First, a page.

Forever 21 is a North American fast fashion retailer founded by the husband and wife team Do Won Chang and Jin Sook Chang in 1984, making $700,000 in revenue during its first year and by becoming a global player with over $4 billion in revenues and across 480 locations in the US alone by 2015. Only four years later, a 32% drop in global sales forced Forever 21 to file for bankruptcy. Several factors, such as too aggressive expansion, lack of proper online commerce strategy and lack of focus might have contributed.
Forever 21 is a North American fast fashion retailer founded by the husband and wife team Do Won Chang and Jin Sook Chang in 1984. Both were poor immigrants working menial jobs who recognized that the wealthiest people in their area were in the garment business.
The first store – called Fashion 21 – opened in the Highland Park district of Los Angeles and was targeted at the local Korean-American community. It was funded with $11,000 – a small sum of money but everything the two siblings had at the time.
Fashion 21 was an instant success, amassing $700,000 in revenue during its first year. More stores were continuously added over the years, with global sales peaking in 2015 at $4.4 billion across 480 locations in the US alone.
Only four years later, a 32% drop in global sales forced Forever 21 to file for bankruptcy. Most of its North American stores would close down, as would international operations in 40 countries.
How did Forever 21 fall from grace so quickly?
As a fast-fashion retailer, the success of Forever 21 was reliant on mass-producing clothing items that still felt unique and trendy to the consumer buying them.
However, the continued focus on expansion meant more people would end up wearing the same item by default. Styles and trends started to become more mainstream, eroding the company’s competitive edge and causing it to lose customers to rivals such as H&M and Zara.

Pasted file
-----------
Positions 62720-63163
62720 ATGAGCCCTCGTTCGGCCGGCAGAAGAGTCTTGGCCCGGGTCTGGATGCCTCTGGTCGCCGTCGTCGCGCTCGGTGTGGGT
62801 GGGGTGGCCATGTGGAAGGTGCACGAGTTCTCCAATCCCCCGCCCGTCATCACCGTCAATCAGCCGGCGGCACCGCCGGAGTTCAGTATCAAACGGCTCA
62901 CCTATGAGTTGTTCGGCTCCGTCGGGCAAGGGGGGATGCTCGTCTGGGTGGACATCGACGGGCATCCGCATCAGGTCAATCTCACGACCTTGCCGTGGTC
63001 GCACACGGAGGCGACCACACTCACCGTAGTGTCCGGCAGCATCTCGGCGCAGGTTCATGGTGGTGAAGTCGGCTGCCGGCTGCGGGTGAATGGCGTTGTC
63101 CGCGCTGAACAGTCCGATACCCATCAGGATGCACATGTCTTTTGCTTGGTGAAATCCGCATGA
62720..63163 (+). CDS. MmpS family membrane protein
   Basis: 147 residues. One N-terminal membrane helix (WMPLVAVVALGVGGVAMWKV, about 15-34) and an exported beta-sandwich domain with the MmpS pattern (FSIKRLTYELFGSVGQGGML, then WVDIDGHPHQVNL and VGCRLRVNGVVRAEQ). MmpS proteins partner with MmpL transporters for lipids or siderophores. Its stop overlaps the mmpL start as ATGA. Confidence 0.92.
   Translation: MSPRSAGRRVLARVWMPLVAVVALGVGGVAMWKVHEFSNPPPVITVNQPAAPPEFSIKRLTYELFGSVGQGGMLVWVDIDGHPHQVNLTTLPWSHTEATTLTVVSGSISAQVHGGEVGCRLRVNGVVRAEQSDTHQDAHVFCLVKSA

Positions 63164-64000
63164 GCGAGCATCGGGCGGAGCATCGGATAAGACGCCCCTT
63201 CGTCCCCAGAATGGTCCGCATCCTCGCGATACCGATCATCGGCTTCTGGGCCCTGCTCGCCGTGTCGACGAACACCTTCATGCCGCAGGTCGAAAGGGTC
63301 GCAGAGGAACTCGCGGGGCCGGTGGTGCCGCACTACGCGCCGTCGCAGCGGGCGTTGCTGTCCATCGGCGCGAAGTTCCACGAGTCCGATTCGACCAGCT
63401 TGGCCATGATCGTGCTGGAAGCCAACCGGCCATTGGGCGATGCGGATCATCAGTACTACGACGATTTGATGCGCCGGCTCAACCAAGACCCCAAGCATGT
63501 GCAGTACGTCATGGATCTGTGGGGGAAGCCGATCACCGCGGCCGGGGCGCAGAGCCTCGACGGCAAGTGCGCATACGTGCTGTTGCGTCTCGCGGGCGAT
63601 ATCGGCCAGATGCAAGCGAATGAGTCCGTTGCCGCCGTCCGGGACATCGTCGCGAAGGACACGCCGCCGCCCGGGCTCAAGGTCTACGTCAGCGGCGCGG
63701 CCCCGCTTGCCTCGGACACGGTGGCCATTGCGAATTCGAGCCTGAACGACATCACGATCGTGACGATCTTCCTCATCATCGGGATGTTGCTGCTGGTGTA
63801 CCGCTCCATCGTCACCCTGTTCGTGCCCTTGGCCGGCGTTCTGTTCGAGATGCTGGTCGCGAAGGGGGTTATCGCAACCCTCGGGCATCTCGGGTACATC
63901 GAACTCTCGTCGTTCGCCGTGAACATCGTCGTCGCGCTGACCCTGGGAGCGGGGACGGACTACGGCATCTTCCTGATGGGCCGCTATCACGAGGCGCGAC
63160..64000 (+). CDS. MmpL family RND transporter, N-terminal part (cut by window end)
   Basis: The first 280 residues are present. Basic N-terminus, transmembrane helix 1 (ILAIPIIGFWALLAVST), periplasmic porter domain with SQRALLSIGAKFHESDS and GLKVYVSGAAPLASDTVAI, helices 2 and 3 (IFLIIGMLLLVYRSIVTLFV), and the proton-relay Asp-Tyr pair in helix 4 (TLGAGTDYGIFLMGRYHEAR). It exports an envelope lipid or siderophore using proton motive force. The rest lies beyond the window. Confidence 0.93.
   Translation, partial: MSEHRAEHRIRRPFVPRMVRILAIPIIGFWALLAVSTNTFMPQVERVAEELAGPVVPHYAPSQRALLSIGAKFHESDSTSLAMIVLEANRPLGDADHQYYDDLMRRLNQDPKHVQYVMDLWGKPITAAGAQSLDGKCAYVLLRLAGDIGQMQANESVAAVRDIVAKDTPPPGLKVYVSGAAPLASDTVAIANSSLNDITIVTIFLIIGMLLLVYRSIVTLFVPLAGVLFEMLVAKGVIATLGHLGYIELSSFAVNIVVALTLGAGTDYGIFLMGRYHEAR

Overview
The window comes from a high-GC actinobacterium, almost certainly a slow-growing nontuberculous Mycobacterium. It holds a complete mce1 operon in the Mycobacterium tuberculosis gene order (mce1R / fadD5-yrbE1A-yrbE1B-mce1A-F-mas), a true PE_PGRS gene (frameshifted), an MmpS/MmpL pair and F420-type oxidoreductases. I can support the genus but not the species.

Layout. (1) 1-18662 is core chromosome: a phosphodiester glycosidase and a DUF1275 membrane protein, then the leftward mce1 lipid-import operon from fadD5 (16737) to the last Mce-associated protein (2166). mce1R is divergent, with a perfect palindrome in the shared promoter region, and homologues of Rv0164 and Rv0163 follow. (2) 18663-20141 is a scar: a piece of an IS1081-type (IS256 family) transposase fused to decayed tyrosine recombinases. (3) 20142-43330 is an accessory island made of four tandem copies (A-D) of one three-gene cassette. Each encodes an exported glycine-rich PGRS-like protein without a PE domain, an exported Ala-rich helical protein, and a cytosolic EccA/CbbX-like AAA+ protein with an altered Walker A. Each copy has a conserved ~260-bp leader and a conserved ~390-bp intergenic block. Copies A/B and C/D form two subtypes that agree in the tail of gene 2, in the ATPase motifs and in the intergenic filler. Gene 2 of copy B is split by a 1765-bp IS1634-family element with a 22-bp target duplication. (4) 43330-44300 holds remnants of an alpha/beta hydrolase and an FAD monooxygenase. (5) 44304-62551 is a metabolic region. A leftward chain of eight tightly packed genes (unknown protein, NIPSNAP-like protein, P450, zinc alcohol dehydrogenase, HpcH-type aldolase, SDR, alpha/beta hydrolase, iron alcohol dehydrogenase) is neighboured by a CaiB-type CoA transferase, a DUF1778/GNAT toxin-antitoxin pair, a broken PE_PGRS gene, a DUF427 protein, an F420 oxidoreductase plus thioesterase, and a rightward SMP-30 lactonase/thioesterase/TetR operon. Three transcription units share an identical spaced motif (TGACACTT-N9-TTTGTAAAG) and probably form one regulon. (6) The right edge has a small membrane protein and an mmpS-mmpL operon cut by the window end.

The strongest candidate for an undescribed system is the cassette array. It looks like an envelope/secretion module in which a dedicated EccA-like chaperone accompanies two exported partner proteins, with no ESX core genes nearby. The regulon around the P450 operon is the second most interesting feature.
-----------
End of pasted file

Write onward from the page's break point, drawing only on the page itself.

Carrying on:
Furthermore, the company was unable to adequately invest in its ever-growing supply chain. This meant it took more time to release fresh styles into the market – a major disadvantage for a self-described fast-fashion retailer.
Another victim of the fast and aggressive store expansion policy was eCommerce.
Without a proper online retail strategy, Forever 21 quickly alienated its core millennial market. In fact, it was still opening new stores in 2016 as competitors strengthened their online presence.
Around the same time, general foot traffic in brick-and-mortar stores started to decline.
Forever 21 was also known to acquire large stores from bankrupt retailers such as Sears and Borders.
Some of these stores were extremely large, with a 90,000 square foot store in Times Square being the most obvious example. With a glut of floor space and a focus on growing revenue, Forever 21 began selling men’s clothes, cosmetics, lingerie, and makeup in addition to its core offering.
Unfortunately, this gave Forever 21 more of a department store feel than a specialized fashion chain. If nothing else, this move put the company in direct competition with established players such as Target and further alienated its core demographic.
Controversies and lawsuits
Forever 21 was sued by employees in a Los Angeles factory over allegations of sweatshop-like working conditions. Workers claimed to receive below minimum wage and in some cases, no wage whatsoever. The case dragged on for three years until a settlement in 2004 with the company suffering reputational damage. Further damage occurred in 2014 when the company was fined for safety hazards in some of its stores.
Multiple designers and personalities also claimed Forever 21 copied their work, including Gwen Stefani, Ariane Grande, and Diane Von Fürstenberg.
As if that wasn’t enough, the company was also caught using pirated copies of Adobe and Autodesk software and selling jewelry containing toxic cadmium.
Collectively, these events cost the company millions in settlements and immense reputational harm.
- Forever 21 is a North American fast-fashion retailer. A focus on rapid growth helped the company reach $4.4 billion in sales revenue in 2015, but Forever 21 ultimately fell as quickly as it had risen.
- The expansion-centric strategy of Forever 21 came at the cost of effective supply chain management and a strong online presence. Both are integral to the continued success of any fast-fashion company.
- By acquiring large stores from bankrupt department brands, Forever 21 was forced to sell a wide range of inventory to fill floor space and justify its growth strategy. This alienated an already disenfranchised millennial target audience.
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